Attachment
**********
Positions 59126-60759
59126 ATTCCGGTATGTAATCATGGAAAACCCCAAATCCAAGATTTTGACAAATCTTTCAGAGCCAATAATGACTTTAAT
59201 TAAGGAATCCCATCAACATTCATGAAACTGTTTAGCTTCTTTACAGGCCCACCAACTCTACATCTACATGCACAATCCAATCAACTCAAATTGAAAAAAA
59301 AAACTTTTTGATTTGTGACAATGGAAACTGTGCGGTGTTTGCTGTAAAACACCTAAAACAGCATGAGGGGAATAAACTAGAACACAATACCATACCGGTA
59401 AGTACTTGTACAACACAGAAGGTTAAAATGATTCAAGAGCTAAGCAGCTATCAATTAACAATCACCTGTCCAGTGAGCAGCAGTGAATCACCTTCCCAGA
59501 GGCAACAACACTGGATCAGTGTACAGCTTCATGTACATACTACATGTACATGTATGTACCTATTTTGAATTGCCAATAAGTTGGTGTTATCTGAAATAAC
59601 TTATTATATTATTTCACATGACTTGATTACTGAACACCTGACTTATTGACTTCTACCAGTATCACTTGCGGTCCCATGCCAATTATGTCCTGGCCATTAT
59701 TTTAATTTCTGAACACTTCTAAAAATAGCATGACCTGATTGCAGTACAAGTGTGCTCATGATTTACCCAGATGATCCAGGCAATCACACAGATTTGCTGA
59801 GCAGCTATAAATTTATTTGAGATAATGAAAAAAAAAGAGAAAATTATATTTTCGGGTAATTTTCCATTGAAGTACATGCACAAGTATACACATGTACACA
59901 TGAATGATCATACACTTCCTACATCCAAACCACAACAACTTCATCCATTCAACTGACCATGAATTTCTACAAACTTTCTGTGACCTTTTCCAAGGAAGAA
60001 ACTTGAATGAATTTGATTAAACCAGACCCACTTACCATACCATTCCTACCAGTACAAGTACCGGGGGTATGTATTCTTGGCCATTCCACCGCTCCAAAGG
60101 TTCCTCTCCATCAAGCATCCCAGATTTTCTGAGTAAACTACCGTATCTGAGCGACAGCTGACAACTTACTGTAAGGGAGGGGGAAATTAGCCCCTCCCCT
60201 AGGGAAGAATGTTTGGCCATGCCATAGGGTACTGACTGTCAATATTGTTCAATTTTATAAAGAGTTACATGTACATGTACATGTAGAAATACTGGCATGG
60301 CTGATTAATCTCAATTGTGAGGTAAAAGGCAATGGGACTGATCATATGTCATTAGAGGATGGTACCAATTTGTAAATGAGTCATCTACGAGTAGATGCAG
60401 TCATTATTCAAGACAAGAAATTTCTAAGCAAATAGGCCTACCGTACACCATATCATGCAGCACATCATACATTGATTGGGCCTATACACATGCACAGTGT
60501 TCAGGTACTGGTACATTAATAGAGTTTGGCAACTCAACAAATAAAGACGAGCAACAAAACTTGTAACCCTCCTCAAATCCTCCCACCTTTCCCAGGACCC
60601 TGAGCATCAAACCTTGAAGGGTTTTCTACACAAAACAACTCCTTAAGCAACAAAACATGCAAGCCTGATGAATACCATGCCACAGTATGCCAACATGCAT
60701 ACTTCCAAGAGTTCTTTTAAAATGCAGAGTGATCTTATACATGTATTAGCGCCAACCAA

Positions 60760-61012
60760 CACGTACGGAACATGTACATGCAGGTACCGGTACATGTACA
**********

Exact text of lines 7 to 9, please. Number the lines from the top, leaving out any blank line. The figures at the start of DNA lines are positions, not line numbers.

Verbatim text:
59601 TTATTATATTATTTCACATGACTTGATTACTGAACACCTGACTTATTGACTTCTACCAGTATCACTTGCGGTCCCATGCCAATTATGTCCTGGCCATTAT
59701 TTTAATTTCTGAACACTTCTAAAAATAGCATGACCTGATTGCAGTACAAGTGTGCTCATGATTTACCCAGATGATCCAGGCAATCACACAGATTTGCTGA
59801 GCAGCTATAAATTTATTTGAGATAATGAAAAAAAAAGAGAAAATTATATTTTCGGGTAATTTTCCATTGAAGTACATGCACAAGTATACACATGTACACA